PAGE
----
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  • Two questions - regular actions and ongoing "projects"

    Hi everyone, I'm new to GTD and I would like to know your thoughts on actions that must be done regularly, such as meditation or exercise or piano practice or checking the mail - should you create new next action lists marked "Daily" and "weekly" and not cross items off these lists when you've done them? How would you differentiate these actions from "one-time" next actions?

    My second question is about project lists - I have set up different project lists for "short term", "long term", as well as "ongoing projects" - the last one isn't really a list of projects as such, but ongoing commitments that don't have a tangible goal in sight where I can say "finished". Am I on the right track or is there a more efficient way to do this?

    Thanks in advance!
    Last edited by earthfriend; 07-02-2008, 07:38 PM.

  • #2
    Create daily/weekly/monthly/yearly checklists.

    Create daily/weekly/monthly/yearly checklists. Do not clutter NA lists with recurring actions.

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    • #3
      thoughts on actions that must be done regularly

      I like to distinguish between future habits and maintenance work. Future habits is a constant battle. There are always habits I want to improve on. Maybe this is the essence of life with ambition > 0. I have a list with all those future habits and conquer it one habit at a time. An article I'd liked to have recommended.

      Maintenance work is about things where really, really no improvement is the goal. Like taking out the trash. The perfect situation / successful outcome is already there: I have a trashcan I like. I put these on a checklist the way and the why TesTeq already mentioned.


      ongoing commitments that don't have a tangible goal

      Can you mention an example? Many of these commitments serve indeed a goal. Maybe this is a long term 30,000 ft thing. Maybe it is smart to invent a tangible goal as form of motivation if you will.

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      • #4
        Originally posted by earthfriend View Post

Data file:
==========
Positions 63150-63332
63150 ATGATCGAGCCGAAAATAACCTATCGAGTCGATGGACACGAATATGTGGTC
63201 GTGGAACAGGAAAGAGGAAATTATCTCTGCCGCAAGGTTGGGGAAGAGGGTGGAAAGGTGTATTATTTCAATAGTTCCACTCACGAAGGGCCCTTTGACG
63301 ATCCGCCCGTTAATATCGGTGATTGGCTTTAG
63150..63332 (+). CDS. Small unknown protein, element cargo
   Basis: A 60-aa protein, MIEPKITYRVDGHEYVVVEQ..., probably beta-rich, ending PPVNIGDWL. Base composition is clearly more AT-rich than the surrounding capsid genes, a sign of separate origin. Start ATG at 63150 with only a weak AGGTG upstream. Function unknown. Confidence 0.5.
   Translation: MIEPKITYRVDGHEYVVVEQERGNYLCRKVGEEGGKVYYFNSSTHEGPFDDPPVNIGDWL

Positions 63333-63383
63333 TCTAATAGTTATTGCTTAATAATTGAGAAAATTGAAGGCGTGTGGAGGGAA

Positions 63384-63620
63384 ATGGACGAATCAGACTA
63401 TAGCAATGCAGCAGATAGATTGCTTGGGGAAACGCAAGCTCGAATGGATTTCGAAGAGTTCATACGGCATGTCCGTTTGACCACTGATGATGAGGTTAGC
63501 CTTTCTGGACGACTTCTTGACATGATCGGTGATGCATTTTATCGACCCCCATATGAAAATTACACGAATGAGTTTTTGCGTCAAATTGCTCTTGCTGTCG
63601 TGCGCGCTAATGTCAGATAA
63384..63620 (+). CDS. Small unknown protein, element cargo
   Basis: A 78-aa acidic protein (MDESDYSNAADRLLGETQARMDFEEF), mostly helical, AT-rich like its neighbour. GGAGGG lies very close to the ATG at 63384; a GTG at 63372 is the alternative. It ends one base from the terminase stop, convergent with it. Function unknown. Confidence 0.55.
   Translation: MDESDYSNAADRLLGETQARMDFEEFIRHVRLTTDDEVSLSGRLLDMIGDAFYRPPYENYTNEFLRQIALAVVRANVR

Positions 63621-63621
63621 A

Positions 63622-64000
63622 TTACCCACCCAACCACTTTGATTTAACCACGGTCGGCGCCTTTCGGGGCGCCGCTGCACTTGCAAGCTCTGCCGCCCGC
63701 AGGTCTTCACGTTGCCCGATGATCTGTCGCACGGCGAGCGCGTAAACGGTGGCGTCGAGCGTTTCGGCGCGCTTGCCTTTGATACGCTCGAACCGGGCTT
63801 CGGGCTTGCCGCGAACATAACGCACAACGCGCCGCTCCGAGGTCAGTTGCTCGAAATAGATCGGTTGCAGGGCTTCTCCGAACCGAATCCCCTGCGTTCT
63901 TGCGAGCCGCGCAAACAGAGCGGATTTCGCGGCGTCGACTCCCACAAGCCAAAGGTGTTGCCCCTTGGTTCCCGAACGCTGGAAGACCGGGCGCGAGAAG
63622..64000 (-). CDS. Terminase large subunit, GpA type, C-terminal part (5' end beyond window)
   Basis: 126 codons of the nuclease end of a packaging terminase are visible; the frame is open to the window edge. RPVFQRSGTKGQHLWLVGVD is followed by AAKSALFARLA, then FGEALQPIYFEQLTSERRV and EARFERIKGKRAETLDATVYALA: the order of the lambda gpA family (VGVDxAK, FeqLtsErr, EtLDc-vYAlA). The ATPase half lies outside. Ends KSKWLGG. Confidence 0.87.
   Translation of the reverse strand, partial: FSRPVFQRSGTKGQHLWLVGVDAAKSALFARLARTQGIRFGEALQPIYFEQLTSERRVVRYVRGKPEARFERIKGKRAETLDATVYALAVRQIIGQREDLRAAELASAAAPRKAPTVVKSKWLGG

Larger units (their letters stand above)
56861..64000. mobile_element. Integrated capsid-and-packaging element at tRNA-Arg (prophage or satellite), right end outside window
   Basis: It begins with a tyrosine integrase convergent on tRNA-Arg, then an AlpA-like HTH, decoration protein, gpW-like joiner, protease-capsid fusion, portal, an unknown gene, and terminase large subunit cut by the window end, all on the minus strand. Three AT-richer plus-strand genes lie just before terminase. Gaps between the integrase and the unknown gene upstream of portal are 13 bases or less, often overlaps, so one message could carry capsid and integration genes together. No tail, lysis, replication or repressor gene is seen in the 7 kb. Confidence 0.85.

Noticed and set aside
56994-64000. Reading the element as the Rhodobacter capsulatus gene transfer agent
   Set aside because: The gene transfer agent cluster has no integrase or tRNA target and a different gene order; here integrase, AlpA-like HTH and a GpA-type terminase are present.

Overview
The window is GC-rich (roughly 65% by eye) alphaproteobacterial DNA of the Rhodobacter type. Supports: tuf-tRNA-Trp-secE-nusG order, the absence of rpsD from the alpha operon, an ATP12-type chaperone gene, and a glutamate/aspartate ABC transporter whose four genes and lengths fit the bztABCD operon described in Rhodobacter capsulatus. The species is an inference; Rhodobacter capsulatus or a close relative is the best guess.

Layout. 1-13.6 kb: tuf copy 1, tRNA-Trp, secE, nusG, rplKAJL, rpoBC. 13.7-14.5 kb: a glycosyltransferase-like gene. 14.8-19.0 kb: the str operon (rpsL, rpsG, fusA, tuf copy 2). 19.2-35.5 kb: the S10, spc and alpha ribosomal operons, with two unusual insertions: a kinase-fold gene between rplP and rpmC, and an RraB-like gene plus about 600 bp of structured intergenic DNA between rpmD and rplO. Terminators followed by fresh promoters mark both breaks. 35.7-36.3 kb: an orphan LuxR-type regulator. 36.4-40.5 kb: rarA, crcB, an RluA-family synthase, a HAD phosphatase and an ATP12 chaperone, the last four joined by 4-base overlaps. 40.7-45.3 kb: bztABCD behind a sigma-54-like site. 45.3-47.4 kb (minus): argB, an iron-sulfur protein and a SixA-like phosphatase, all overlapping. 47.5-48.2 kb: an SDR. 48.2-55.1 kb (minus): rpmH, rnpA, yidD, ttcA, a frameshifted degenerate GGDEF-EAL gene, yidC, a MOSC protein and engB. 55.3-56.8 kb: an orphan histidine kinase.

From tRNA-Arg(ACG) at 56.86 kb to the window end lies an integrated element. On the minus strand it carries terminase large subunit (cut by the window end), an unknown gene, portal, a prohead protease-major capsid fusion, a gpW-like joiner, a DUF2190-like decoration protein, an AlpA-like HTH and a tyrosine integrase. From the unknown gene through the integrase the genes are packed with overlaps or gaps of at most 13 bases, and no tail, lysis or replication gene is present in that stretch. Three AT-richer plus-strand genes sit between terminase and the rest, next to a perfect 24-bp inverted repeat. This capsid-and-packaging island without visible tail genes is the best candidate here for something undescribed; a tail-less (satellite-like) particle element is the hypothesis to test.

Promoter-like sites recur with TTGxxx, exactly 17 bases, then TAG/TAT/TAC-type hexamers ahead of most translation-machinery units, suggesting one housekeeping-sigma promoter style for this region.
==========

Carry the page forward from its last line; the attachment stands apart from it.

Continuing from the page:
Hi everyone, I'm new to GTD and I would like to know your thoughts on actions that must be done regularly, such as meditation or exercise or piano practice or checking the mail - should you create new next action lists marked "Daily" and "weekly" and not cross items off these lists when you've done them? How would you differentiate these actions from "one-time" next actions?
        I have a separate checklist for daily habits, and weekly tickler items for weekly habits (on different days of the week).

        My second question is about project lists - I have set up different project lists for "short term", "long term", as well as "ongoing projects" - the last one isn't really a list of projects as such, but ongoing commitments that don't have a tangible goal in sight where I can say "finished". Am I on the right track or is there a more efficient way to do this?
        My short-term projects go on my Projects list. Long-term projects go on my Someday/Maybe list, as they're not done yet (but will be done Someday). As Cpu_Modern asks, could you provide some examples of ongoing commitments with no tangible goal, that don't have regular habits associated with them?

        Comment


        • #5
          Originally posted by earthfriend View Post
          ... thoughts on actions that must be done regularly, such as meditation or exercise or piano practice or checking the mail

          .... ongoing commitments that don't have a tangible goal in sight where I can say "finished".
          The regular recurring stuff can be a challenge in a paper-based system. These sorts of activities can often be handled by an electronic system better.

          The "commitments that don't have a tangible goal in sight" sound more like "areas of responsibility" in the GTD system. You may want to read up on horizons of focus or the "vertical" aspect of GTD.

          - Don

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          • #6
            Originally posted by dschaffner View Post
            The regular recurring stuff can be a challenge in a paper-based system. These sorts of activities can often be handled by an electronic system better.
            On the other hand, the tickler and paper-based checklists can work just as well as an electronic system.

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